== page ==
In this matter of “realities and ideas,” the Synod might also say a word about the reform of Catholic higher education in the West.
Shortly before Synod-2018 convened, C. Christine Fair, a professor in the School of Foreign Service at America’s first Catholic university, Georgetown, proclaimed her non placet with “entitled white men” via Twitter: Those men “...deserve miserable deaths while feminists laugh as they take their last gasps. Bonus: we castrate their corpses and feed them to swine? Yes.” This struck some as exceptionally weird, even by the standards of an historically Catholic university that once covered up religious symbols to accommodate a speech by a president of the United States beholden to a secularist constituency. But was it really all that weird?
Despite the impressive Catholic efforts underway on its campus, some of which were described in these Letters yesterday, and irrespective of a few dedicated faculty, Georgetown University as an institution ceased to be “Catholic” in anything but a vestigial sense a while ago. If you doubt that, consider the letter from Dean Joel Hellman of the School of Foreign Service, announcing that he and Professor Fair had agreed that she would “go on research leave effective immediately,” during which Ms. Fair would “accelerate previously scheduled international research travel.” Why? Because “Georgetown’s top priority is fostering academic growth and ensuring a safe and secure environment for learning.”
That definition of Georgetown’s “top priority” would likely come as a surprise to Archbishop John Carroll of Baltimore, the school’s founder (and the founding bishop of the American hierarchy).
Catholic higher education that does not take seriously both human and spiritual formation, and the integration of that formation through the life of the mind, is not Catholic higher education; and a “safe and secure environment for learning” by no means exhausts the meaning of true human, intellectual, and spiritual formation. Catholic higher education that defines its goals in Dean Hellman’s narrow, worldly terms is a hollow simulacrum of Catholic higher education. Period. And it is consumer fraud to suggest otherwise.
It’s important to remember at these Synods that the Church in the West is by no means all the Catholic Church there is. Some of the most vital local churches in global Catholicism (in Africa, for example) have already made it clear in conversations at and around this Synod that western decadence and its obsessions aren’t their problems. The fact remains, however, that, in the West, “youth, the faith, and vocational discernment,” this year’s Synod theme, often interact in college and university settings that advertise themselves as “Catholic.” Perhaps the bishops of Synod-2018 could lift up a vision of authentic and integral Catholic higher learning for the twenty-first century in their Synod final report. And perhaps bishops from the West (and especially North America) could commit themselves, on returning home, to doing everything in their power to ensure that the “Catholic” brand is not abused by institutions where the curriculum, the faculty, and the mode of life on campus tend to contradict, if not falsify, just about everything “Catholic” should stand for in the life of the mind, the integration of realities and ideas, and the formation of young adults who can live for others.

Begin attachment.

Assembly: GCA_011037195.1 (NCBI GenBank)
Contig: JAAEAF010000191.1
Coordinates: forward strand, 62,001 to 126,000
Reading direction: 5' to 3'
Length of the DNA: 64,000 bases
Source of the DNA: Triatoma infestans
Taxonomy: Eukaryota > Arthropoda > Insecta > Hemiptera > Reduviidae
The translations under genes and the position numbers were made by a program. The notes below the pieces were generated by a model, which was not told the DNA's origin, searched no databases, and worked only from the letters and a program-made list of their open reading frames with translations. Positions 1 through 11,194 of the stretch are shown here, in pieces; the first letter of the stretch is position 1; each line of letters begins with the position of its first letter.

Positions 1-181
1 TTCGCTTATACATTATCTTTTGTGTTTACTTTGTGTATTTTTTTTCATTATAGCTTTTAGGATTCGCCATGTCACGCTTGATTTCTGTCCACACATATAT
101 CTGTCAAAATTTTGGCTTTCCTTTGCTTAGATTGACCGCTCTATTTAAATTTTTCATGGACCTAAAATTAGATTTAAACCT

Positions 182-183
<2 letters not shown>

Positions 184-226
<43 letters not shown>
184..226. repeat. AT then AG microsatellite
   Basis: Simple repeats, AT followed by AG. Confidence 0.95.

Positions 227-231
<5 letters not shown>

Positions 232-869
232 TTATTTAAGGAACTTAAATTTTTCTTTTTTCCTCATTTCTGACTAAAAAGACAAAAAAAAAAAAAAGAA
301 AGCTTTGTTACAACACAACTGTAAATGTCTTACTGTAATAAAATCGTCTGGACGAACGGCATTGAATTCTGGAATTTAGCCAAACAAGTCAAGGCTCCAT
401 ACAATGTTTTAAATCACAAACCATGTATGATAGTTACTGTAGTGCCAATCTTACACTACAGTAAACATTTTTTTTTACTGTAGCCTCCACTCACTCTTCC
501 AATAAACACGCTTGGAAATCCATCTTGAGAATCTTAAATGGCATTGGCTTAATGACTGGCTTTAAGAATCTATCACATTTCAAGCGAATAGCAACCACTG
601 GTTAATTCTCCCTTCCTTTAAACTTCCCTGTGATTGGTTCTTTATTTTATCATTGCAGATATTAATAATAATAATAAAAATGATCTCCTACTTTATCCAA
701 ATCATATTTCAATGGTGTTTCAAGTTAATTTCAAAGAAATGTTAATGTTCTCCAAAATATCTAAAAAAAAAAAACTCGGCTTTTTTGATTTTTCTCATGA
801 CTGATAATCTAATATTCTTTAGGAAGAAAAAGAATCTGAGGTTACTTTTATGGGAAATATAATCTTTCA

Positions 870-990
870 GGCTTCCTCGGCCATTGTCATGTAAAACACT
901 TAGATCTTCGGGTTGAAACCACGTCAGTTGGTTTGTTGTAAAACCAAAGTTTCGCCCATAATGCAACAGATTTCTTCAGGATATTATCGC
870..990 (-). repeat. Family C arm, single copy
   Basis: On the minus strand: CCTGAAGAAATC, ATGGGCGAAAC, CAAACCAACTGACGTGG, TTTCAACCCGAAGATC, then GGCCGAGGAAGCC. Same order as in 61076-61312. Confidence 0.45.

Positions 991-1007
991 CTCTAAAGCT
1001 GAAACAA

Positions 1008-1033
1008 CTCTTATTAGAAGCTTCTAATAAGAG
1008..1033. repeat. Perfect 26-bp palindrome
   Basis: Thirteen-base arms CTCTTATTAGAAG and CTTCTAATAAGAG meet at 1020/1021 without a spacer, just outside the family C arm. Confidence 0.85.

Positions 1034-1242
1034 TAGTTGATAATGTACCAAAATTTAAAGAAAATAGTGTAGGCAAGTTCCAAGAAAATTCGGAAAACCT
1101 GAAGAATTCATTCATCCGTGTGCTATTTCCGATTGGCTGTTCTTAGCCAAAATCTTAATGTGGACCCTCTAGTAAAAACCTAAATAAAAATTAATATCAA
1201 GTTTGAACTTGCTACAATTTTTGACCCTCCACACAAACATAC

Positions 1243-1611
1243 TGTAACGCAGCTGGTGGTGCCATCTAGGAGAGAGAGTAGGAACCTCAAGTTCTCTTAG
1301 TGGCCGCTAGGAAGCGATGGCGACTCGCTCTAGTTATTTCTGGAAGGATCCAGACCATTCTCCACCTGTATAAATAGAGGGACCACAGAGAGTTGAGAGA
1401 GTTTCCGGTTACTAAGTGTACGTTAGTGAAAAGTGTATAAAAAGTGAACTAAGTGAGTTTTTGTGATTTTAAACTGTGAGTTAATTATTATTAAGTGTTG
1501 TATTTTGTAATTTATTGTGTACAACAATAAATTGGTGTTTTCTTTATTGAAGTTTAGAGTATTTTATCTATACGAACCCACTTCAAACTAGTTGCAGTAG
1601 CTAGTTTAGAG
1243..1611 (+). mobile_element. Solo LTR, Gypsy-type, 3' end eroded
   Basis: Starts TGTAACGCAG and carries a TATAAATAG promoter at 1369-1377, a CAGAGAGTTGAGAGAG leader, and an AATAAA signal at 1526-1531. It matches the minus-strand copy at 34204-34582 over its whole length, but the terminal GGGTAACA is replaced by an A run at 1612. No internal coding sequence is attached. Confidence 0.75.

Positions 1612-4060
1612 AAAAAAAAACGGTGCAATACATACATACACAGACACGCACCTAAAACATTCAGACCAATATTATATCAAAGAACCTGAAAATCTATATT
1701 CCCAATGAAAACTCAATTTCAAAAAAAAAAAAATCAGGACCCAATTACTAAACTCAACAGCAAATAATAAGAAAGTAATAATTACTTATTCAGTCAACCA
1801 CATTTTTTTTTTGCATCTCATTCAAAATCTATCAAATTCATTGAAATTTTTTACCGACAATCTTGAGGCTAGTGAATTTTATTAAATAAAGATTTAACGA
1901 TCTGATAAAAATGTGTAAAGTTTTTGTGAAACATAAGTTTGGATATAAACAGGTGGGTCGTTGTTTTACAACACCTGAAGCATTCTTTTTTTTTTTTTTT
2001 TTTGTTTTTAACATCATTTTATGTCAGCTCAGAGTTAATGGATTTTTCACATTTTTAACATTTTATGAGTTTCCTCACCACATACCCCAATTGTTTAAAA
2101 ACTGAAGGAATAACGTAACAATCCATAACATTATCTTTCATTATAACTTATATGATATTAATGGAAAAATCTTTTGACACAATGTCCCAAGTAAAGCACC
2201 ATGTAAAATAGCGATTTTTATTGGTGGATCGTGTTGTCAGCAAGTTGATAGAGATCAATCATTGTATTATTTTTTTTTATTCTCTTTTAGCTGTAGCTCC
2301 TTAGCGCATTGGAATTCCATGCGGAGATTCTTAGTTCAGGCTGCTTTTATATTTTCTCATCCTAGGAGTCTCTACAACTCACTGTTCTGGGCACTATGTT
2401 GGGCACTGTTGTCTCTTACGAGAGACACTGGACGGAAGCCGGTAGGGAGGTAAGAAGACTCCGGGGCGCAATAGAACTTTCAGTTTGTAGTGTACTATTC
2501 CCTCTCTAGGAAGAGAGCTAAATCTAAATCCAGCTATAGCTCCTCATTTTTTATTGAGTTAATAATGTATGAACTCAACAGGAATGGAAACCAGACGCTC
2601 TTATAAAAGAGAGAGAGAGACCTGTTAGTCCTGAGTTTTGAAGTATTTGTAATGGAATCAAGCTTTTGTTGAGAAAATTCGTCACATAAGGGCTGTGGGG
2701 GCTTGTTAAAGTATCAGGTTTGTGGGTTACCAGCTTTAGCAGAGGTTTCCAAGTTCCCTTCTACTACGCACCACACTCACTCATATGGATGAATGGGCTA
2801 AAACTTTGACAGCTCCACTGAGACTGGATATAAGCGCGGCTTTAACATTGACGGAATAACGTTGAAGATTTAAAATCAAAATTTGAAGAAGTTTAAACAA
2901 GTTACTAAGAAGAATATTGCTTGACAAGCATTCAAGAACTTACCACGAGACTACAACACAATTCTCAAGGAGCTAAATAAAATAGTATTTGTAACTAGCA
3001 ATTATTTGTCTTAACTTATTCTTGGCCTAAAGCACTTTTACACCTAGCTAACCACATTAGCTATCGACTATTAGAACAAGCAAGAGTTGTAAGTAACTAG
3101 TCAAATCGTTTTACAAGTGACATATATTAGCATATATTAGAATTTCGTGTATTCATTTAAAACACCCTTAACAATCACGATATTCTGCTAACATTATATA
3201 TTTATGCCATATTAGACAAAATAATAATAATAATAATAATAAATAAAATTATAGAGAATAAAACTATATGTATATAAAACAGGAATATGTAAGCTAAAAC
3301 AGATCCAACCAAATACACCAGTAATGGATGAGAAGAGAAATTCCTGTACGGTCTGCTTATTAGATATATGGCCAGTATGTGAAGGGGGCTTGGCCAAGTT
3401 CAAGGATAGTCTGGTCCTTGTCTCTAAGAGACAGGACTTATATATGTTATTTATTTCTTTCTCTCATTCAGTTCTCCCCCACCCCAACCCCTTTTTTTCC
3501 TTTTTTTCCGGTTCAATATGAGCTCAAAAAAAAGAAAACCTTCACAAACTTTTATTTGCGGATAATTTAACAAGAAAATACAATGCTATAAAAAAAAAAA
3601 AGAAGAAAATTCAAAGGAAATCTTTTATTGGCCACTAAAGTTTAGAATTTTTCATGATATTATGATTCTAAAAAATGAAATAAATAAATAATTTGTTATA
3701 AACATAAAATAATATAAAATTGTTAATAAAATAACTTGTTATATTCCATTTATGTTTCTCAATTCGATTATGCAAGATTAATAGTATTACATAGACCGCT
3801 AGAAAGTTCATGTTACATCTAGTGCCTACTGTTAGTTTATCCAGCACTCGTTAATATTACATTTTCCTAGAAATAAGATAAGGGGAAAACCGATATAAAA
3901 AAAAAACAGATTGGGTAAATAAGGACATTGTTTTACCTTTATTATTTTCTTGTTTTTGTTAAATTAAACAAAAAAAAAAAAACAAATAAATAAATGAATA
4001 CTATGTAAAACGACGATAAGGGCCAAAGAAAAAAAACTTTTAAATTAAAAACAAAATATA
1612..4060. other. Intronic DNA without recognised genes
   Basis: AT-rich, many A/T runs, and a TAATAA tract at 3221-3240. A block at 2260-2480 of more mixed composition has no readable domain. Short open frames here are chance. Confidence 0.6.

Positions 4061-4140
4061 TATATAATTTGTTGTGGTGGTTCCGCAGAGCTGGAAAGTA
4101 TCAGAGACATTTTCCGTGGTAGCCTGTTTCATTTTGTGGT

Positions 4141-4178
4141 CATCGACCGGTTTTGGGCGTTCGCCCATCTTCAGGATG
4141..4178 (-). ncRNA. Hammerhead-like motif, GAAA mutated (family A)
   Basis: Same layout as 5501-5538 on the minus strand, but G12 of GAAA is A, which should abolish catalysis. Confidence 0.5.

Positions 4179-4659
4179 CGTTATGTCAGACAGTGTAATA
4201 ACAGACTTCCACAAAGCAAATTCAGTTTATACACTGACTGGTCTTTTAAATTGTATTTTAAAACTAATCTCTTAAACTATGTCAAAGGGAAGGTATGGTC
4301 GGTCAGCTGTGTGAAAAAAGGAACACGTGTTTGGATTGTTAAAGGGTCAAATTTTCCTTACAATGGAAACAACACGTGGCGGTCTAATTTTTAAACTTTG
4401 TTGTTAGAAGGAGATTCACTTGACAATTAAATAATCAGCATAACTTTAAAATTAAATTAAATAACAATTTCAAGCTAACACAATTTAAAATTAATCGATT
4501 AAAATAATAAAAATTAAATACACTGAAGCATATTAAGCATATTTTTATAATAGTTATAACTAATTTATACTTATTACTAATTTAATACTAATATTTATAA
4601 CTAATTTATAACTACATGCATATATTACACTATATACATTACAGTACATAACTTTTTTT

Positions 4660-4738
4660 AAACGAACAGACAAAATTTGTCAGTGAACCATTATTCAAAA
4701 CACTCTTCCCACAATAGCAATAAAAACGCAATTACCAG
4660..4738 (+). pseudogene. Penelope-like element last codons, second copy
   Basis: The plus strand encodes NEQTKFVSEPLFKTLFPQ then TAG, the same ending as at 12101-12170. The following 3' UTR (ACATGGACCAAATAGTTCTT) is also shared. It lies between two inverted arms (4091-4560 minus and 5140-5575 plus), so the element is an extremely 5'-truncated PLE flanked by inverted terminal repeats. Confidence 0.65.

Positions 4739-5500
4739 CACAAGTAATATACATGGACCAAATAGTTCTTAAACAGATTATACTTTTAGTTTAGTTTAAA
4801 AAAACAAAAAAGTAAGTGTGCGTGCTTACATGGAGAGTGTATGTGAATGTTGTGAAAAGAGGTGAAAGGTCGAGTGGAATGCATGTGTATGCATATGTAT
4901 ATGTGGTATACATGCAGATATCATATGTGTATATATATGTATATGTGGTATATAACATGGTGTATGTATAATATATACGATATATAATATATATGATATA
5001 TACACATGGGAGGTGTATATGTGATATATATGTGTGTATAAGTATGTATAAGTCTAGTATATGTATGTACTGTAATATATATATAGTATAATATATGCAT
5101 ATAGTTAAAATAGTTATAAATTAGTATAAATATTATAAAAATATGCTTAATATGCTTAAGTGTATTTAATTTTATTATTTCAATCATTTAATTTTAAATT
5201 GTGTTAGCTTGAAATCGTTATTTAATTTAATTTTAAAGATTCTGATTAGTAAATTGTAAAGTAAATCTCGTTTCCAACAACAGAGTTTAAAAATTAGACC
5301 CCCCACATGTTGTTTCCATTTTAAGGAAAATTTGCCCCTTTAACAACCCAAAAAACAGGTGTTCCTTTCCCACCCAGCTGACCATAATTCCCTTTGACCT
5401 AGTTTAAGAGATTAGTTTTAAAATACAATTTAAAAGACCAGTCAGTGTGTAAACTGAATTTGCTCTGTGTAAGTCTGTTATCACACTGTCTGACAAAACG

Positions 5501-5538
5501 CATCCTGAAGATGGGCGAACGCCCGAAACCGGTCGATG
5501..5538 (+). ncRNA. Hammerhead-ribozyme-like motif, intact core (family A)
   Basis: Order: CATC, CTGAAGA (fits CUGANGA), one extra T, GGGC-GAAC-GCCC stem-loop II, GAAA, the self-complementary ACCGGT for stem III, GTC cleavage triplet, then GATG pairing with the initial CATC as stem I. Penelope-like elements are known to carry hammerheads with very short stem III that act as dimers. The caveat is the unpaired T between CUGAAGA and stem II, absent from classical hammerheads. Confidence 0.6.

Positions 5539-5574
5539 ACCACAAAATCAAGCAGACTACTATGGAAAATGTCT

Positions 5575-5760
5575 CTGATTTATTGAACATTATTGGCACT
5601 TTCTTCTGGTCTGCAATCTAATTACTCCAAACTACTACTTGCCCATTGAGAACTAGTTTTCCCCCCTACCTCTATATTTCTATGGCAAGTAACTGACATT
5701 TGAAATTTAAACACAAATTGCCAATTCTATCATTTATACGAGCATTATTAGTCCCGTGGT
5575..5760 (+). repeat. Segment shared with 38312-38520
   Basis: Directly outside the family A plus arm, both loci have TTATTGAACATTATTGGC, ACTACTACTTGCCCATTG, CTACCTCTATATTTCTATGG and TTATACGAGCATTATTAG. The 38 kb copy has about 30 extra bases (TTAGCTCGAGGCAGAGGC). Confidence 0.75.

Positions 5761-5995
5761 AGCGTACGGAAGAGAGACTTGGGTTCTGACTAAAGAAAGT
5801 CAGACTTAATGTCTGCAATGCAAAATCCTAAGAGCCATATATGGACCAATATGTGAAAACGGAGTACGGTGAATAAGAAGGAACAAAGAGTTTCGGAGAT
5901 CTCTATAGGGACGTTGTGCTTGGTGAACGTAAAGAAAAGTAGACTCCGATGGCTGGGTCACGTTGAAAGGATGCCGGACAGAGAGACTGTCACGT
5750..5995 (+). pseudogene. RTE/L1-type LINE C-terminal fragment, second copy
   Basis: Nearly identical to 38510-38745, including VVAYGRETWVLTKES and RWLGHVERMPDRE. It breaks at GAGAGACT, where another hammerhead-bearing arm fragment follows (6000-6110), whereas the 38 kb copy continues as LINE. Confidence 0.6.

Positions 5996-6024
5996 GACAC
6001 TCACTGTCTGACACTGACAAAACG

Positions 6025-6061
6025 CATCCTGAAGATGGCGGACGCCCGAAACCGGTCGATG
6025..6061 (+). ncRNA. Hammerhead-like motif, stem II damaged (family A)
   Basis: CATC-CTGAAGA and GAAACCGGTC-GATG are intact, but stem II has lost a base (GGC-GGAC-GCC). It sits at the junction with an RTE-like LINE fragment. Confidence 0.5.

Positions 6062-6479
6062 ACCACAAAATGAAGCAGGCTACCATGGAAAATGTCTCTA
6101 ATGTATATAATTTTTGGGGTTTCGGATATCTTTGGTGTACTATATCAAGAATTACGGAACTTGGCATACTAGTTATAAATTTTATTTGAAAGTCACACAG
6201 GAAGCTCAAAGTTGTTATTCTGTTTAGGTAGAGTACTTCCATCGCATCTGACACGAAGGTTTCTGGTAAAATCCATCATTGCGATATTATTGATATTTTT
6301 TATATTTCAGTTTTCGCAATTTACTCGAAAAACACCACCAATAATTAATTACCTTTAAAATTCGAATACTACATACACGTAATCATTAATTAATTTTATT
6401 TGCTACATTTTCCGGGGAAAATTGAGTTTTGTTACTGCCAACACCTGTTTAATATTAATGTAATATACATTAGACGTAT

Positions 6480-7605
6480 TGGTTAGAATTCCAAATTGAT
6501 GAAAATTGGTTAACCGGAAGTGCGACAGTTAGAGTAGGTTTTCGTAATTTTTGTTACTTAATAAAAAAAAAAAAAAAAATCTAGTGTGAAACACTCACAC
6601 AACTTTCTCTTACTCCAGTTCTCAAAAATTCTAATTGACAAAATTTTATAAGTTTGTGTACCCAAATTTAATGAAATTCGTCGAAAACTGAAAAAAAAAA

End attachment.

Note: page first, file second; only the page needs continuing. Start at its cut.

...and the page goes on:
- George Weigel
TESTIMONIES FOR THE SYNOD
While there has not yet been extensive discussion at the Synod of the Church’s evangelical, catechetical, and pastoral outreach to young-adult Catholics who experience same-sex attraction, the use of the term “LGBT youth” in the Instrumentum Laboris—the first such usage in an official Catholic document—has attracted attention and predictable controversy. In light of that usage, and in an attempt to lift this discussion out of the ideological context in which it too often occurs, your editor thought it worthwhile to share the following “Open Letter” to the Synod fathers by a young woman, Avera Maria Santo. The “Open Letter” was distributed to several Synod members by Cardinal Wilfred Fox Napier, O.F.M., of Durban, South Africa, who authorized its circulation. XR II
Dear Bishops of the Holy Catholic Church,
When I was made aware of the efforts being made by pro-LGBT groups trying to persuade Catholic Bishops to change Church teaching on homosexuality, specifically at this year's Youth Synod, it devastated me.
As someone who has not only grown up in the Church, but has also come to love her and her teachings for myself, I would hate to see her teachings altered in any way, especially in a way that could cause such a grave amount of damage.